Unfortunately, "wheat money" could not buy a computer, for which a real hard currency was needed. To raise the funds, a Copernicus Quinquecentennial Dinner was organized at Waldorf Astoria Hotel under the auspices of the National Academy of Sciences, following the initiative of Dr. O'Dell and Mr. Albert M. Baer. The dinner was highly successful, bringing a total of over a hundred thirty thousands of real dollars. Negotiations with computer manufacturers began, and out of several possibilities a PDP 11/45 machine was eventually selected, configured with 48 k of 16-bit words RAM, two disk drives 2.4 Mb each, and magnetic tape drive (9 tracks, 800 bpi). Two card punchers, card reader, and mosaic printer served as input and output devices. Small and primitive from today's perspective, in mid-'70s it was a really powerful machine.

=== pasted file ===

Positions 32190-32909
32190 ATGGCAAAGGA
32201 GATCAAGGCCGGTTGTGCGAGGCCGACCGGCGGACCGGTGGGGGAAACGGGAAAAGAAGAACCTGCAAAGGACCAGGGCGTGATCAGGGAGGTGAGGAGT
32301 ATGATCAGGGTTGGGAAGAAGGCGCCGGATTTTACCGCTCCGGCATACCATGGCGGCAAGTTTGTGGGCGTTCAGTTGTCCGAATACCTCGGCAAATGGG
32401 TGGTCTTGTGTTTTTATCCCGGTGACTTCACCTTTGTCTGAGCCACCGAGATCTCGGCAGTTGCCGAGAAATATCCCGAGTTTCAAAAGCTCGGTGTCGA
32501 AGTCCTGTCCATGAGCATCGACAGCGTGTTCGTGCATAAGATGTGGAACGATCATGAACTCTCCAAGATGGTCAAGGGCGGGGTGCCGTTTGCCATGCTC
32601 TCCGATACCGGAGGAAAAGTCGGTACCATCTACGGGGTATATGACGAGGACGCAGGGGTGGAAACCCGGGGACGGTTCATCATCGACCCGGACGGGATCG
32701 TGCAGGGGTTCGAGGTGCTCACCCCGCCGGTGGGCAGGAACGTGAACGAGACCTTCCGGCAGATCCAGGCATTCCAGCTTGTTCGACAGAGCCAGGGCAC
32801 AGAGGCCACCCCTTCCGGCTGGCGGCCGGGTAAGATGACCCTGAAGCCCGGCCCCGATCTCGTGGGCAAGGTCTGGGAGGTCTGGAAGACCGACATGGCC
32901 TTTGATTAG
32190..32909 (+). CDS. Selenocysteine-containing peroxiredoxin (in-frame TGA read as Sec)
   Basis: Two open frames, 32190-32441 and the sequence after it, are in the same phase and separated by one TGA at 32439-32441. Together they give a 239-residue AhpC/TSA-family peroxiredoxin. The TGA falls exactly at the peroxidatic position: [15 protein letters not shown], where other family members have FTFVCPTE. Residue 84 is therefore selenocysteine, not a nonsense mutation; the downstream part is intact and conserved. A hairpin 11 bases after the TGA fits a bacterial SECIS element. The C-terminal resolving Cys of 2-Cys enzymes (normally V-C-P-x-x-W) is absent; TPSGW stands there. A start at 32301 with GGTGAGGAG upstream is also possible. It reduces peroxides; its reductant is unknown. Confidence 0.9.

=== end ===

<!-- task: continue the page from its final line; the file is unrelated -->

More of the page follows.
On Feb. 11th, 1976 the Institute of Astronomy was officially renamed Nicolaus Copernicus Astronomical Center (NCAC). The new building of the Center was commisioned on May 24th, 1978. Next year, in recogintion of its scientific potential, NCAC was licensed to award Ph.D. degrees (before, one of the Polish universities had to be involved). Unfortunately, Polish economy was already collapsing to break down entirely in 1980. The country became not only poor but also insecure. Many bright Polish astronomers took temporary positions abroad simply to earn subsistence for their families. When at the end of 1981 martial law was declared in Poland to quench the Solidarity movement, some of them chose permanent emigration, including four first-rank NCAC employees. On the one hand, this was a severe blow for the Center. On the other hand, their presence abroad soon turned out to be a blessing: they were providing journals for the library, spare parts for the aging PDP computer, and money for postdocs and short-term visitors from Poland. Times were really hard. Some NCAC scientists were jailed, and the right to travel abroad was severely restricted for the rest as a punishment for their pro-Solidarity activities. The general feeling of terror and helplessnes was so strong that research (or any other systematic and creative mental activity) was hardly possible. Only in 1989 did Poland become a democratic country, and all bans and restrictions were ultimately lifted. Polish astronomy and NCAC with it were given an opportunity to expand like never before.